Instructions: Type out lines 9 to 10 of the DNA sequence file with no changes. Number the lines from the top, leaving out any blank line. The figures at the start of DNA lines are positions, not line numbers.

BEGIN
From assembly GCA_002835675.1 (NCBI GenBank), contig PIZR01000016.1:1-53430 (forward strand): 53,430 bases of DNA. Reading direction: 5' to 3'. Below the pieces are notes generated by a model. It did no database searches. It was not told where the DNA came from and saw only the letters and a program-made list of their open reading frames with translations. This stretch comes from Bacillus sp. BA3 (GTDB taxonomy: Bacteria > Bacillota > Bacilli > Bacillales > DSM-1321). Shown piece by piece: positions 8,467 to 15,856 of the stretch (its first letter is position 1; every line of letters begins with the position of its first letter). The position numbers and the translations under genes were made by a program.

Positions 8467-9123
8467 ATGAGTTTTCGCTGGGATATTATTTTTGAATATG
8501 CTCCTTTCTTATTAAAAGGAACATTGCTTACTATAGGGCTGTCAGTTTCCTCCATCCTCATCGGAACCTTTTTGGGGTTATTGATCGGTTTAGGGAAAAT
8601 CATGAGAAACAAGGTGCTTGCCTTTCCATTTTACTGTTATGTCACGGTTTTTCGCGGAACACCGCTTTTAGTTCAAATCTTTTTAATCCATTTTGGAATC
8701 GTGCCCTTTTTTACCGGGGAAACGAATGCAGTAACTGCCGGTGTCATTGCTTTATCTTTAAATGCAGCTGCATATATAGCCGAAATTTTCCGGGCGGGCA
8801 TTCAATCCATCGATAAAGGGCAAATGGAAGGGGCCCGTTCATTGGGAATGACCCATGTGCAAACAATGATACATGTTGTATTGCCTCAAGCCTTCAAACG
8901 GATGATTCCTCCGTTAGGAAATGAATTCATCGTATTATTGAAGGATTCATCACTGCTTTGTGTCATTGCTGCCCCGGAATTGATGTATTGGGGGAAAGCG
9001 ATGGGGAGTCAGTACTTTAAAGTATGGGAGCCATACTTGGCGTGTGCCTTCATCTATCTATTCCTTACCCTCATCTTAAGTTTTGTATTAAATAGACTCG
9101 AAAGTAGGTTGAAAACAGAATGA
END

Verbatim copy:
9001 ATGGGGAGTCAGTACTTTAAAGTATGGGAGCCATACTTGGCGTGTGCCTTCATCTATCTATTCCTTACCCTCATCTTAAGTTTTGTATTAAATAGACTCG
9101 AAAGTAGGTTGAAAACAGAATGA